What Matters To Me And Why Essay

If you have your sights on attending Stanford GSB, then you’ll have to answer the somewhat daunting essay question of “What matters most to you, and why?”  I would say that, of all of my MBA application essays, this prompt was the one that I was the most nervous about.  What matters most to me?  Well, a lot of things matter to me.  Family, friends, being a good person, etc. etc.  Is one answer any better than another?  What do the admissions officers want to see?

If one, blatantly obvious answer to the prompt doesn’t pop right into your head, don’t worry;  It definitely didn’t for me, either.  Though, what I did know is that I needed to have pertinent examples of me doing things that show how much my “thing” mattered to me, and that I should probably be able to tie it back to business school.

So, the first thing I’d recommend you do is to sit down and list out every major thing you’ve done from freshman year of undergrad and onward.  List the research, the courses, the independent studies, the international experience, the internships, the jobs, the volunteering.  List everything notable that comes to mind.  After that, take a break.

Come back to your sheet in a day or two with an investigative mindset.  Analyze what you’ve written.  What are the common themes?  Are there any trends?  For me, I started noticing an education theme.  I had worked on renovating schools in Ecuador, taught English in the DR, worked as an academic tutor, served as an English chat room partner, and even the business that I started centered around education.  It was a strange realization for me because I had never thought about education in a “this is the thing I care most about” light, but the more I thought about it, the more true it seemed.  I care about education, and my actions reflect that.  I guarantee that if you put in the time and effort to seriously reflect on your experiences over the past few years, you’ll be able to see what has been driving you this whole time, too.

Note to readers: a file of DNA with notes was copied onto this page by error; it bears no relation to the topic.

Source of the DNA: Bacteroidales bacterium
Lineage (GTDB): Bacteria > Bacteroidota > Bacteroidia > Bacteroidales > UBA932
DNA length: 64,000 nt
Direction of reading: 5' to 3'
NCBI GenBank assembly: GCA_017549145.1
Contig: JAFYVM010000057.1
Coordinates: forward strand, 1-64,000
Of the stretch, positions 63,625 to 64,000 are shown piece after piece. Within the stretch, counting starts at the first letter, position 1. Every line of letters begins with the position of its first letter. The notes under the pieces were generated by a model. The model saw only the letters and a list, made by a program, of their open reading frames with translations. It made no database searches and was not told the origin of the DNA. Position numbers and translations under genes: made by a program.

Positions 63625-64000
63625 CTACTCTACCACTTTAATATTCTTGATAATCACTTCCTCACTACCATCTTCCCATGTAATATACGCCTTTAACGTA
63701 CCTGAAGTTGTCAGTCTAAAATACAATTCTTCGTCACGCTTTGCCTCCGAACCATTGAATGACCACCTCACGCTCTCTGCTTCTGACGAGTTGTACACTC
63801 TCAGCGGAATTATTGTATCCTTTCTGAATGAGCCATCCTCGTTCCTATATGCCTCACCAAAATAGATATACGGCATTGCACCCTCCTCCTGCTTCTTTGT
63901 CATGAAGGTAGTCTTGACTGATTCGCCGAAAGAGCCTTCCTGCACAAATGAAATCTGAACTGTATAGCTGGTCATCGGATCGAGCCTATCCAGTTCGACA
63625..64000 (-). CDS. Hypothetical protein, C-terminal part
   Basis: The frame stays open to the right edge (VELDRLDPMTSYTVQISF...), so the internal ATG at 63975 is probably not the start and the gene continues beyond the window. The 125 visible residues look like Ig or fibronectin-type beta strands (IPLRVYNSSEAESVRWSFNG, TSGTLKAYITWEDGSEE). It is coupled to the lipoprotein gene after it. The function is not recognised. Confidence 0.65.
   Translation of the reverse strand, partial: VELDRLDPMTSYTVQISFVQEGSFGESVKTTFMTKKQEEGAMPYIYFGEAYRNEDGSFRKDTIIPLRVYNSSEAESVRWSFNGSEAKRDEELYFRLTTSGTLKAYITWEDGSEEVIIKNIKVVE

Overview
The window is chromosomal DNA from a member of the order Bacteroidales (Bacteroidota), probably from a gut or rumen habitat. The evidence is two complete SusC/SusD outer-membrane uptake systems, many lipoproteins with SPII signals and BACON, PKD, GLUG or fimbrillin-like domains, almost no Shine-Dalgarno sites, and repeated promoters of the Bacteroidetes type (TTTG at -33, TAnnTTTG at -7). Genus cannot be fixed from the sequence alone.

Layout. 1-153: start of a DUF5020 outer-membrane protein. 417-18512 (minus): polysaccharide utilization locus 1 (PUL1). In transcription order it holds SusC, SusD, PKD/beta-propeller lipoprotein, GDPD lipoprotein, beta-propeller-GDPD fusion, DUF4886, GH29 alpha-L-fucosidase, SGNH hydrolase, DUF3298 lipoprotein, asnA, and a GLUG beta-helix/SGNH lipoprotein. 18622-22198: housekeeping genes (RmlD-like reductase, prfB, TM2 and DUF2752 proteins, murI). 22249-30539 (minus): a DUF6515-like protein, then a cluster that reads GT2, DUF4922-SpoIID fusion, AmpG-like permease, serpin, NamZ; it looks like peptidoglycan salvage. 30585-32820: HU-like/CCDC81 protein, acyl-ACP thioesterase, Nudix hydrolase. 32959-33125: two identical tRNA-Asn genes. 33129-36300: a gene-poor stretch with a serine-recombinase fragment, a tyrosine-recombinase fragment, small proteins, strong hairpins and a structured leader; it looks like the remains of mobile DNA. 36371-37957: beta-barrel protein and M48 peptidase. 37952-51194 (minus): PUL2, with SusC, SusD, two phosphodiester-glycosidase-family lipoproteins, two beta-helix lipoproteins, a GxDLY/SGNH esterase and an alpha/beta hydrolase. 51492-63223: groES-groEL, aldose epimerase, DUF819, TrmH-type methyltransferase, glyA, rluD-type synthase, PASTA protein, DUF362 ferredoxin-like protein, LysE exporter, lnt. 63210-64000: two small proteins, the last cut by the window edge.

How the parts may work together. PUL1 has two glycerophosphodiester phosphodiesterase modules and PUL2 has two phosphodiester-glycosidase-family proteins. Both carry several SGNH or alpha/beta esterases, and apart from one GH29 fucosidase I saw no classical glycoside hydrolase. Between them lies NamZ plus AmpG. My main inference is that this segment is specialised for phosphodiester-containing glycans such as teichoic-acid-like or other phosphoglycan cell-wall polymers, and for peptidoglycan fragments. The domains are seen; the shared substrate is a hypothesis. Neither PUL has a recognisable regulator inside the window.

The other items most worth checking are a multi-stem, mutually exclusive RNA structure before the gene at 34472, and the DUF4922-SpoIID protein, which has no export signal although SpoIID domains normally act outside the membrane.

With your “thing” in mind, you’re ready to begin your essay.  Keep in mind that this will be a process.  If you pump out an essay in one hour, proofread it once, and never touch it again, it probably won’t be the strongest piece that you could’ve submitted.

Stanford requires that the two essays you submit total no more than 1,150 words combined (see more here).  They suggest dedicating approximately 750 words to this essay and 400 to the “Why Stanford?” essay.

  1. The Hook & Realization (~150 words)
    • Business school admissions officers are reading thousands of essays.  You need something to make yours stand out.  Simply starting with “the thing that matters most to me is…” is just boring and lazy.  You want the officers to be like, “hey, remember that guy who worked with elephants in Kenya?” or “oh, yeah, she was the girl who held her own fundraiser benefiting cancer research” and the way you do that is through a memorable anecdotal hook.  (Examples from my own essay are in italics in each section).
    • The children were playing soccer with a rock. I was in Canoa, Ecuador, leading a team of international student volunteers on a playground construction project at a local school. Over the next few weeks, when I wasn’t toiling with the bamboo structure or playing tag with shrieking children, I was noticing something. It was obvious that the school didn’t have appropriate recreational equipment. That’s why I was there, after all. What was more striking to me, though, was the quality of the school itself. The entire school was only one room in size and was crumbling. I began to speak with the students in Spanish about what school supplies they had access to and what they were learning, and the results were more than disheartening. It was at this point in my life that I had a major shift in perspective and began to seriously acknowledge how pervasive the concept of unequal opportunity can be.
  2. Frame the Topic (~220 words)
    • Once you’ve established what matters most to you, you’re going to have to frame it.  Does the issue sit in a larger societal context?  Mention that.  Also, tell us why this issue matters to you.  What is it about you that makes this issue matter to you but not as much to the next guy?  Make this section work for you.  Show the admissions officers why you’re unique.